Bobby Houston or, as he affectionately came to be known by Thistle fans ‘Badger’, started his football career playing for his school teams. It was while playing with St Margaret Mary’s Secondary School in Castlemilk that this talented young lad really started to make people sit up and take notice. He stepped up to the Junior ranks when he joined Rutherglen Glencairn and it was from there that he joined Thistle in 1971. His debut for the Thistle Reserves would soon follow.
Season 1973-74 was his first full season as a member of the Thistle first team squad and Houston played a total of 39 games that season as, to quote a Thistle programme of the time, “an inside man, midfield player and latterly as a full back.” The article continued; “Although this is his first season as a regular first team choice Bobby has shown commendable skill in each of the roles he has been asked to play.”
Versatile or not it was a flying winger that Houston the Thistle player is first thought of. Johnny Gibson’s transfer to Ayr United saw Houston move more or less permanently to an attacking role in the Thistle side. A role he filled with no little skill.
It was a little disappointing, therefore, that Bobby’s undoubted skills were never recognised at international level. Twice he was called into the Scotland Under 23 squad but on neither occasion did he get to make an appearance. He was, however, capped by the Scottish League in a fixture against the Irish League in 1978.
The biggest disappointment , though, in Houston’s Thistle career was unquestionably defeat in the 1979 Scottish Cup Semi-Final. Thistle lost a Hampden replay 1-0 to Rangers but it was a replay that Thistle fans swear to this day should not have been necessary. With the score tied at 0-0 and with time rapidly running out Bobby Houston looked to have headed the goal that would have taken Thistle to the final for the first time since 1930. A raised flag though ended Thistle celebrations. In an interview in the Thistle programme in 1989 Houston took up the story.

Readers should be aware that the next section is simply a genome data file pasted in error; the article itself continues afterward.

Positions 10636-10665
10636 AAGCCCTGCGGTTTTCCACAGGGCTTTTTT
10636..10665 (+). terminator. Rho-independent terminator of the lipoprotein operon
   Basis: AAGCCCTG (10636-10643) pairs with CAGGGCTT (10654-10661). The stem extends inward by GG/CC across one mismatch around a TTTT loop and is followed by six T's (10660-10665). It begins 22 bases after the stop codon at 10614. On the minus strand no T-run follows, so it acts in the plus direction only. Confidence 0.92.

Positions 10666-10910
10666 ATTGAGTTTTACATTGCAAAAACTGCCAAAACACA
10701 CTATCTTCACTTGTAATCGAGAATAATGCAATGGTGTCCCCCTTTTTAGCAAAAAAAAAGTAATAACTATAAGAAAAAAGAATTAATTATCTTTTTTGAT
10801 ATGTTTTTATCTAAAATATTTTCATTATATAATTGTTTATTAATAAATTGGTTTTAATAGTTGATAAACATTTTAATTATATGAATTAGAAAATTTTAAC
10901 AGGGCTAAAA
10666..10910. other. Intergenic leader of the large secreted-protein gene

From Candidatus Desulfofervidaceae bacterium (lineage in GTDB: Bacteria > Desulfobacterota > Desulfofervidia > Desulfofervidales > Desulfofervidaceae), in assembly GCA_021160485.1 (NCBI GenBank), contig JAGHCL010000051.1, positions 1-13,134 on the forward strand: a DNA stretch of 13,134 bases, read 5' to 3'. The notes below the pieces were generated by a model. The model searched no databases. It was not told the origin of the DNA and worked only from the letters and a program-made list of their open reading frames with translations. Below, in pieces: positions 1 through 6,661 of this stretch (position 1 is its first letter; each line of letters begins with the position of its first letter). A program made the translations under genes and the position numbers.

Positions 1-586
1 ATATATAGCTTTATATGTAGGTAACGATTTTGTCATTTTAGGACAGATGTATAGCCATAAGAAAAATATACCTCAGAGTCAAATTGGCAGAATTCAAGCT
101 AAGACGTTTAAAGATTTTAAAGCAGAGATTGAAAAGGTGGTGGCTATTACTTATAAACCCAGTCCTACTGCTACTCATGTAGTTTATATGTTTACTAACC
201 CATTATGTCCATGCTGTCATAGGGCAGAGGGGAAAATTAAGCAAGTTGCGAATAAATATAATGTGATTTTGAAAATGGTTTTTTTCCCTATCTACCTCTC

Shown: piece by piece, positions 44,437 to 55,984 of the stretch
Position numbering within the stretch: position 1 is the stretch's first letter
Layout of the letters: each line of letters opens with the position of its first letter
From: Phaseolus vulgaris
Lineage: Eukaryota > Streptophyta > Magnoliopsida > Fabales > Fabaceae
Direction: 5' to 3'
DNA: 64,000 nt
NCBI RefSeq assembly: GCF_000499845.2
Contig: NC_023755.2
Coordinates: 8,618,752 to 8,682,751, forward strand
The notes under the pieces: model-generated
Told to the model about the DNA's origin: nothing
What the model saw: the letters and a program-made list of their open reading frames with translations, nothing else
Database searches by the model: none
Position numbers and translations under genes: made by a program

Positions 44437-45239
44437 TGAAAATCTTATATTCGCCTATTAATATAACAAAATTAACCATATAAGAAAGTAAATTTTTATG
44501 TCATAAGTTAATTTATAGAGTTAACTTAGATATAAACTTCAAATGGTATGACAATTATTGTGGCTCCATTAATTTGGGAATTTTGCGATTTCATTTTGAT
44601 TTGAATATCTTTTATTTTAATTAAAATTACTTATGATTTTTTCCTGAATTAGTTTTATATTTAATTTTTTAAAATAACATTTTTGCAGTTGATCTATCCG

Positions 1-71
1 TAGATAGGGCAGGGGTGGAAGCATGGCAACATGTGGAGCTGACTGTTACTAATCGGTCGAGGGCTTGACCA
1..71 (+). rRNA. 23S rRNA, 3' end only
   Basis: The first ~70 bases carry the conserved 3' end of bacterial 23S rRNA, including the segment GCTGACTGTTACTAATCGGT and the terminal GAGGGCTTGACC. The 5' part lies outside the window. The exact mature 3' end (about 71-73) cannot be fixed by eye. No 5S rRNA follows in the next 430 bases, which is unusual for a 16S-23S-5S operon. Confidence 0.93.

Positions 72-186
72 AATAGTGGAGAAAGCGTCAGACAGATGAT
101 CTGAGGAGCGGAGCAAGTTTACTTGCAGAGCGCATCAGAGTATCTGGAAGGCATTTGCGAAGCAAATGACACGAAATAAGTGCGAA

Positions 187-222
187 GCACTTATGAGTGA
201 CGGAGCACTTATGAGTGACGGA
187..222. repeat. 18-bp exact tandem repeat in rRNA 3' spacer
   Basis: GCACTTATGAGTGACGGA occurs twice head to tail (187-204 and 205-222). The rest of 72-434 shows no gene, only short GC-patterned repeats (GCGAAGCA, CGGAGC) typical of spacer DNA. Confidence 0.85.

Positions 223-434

“We all thought that we could beat them (Rangers), and we did ‘beat’ them. The goal that I scored was never offside. We had practised the move leading to the goal at training and I can remember that when I started my run I was behind Ally Dawson. The ball came to me at head height and I just had to nod it into the net. I started running about delirious only to see the linesman chalk it off for offside. I met Stan Anderson, who was the Rangers coach at the time, a couple of weeks after the game and he told me that when the ball went in the Rangers bench thought the game was over as there were only ten minutes left.”
Houston’s Thistle career came to an end in the first few months of the 1979-80 season, his final appearance for Thistle coming in a fixture against Dundee United on September 22nd.
By the time the following weekend’s fixtures came round Houston had joined Kilmarnock in a deal that saw Ian Jardine move to Firhill.
Now at Rugby Park, Houston came up against his old side for the first time just a couple of months after his departure from Firhill. Thistle won the fixture 1-0, as they often seemed to do at Rugby Park in those days, with Houston’s involvement in the match fleeting to say the least. Sent on as a second half substitute the story goes that Houston received a less than friendly welcome from his old teammates. “Still aff yir heid then Badger?” is one of the comments alleged to have made in Houston’s direction. At any rate the red mist came down, a yellow card was swiftly followed by a red one and off he went. Houston had been on the park for only a handful of minutes.
Despite that indiscretion Houston would serve Kilmarnock well for a number of years. After leaving Rugby Park, Houston spent a number of seasons with Morton before retiring at the end of the 1984-85 season.
(extract taken from ‘Partick Thistle Legends’ by Niall Kennedy and Tom Hosie)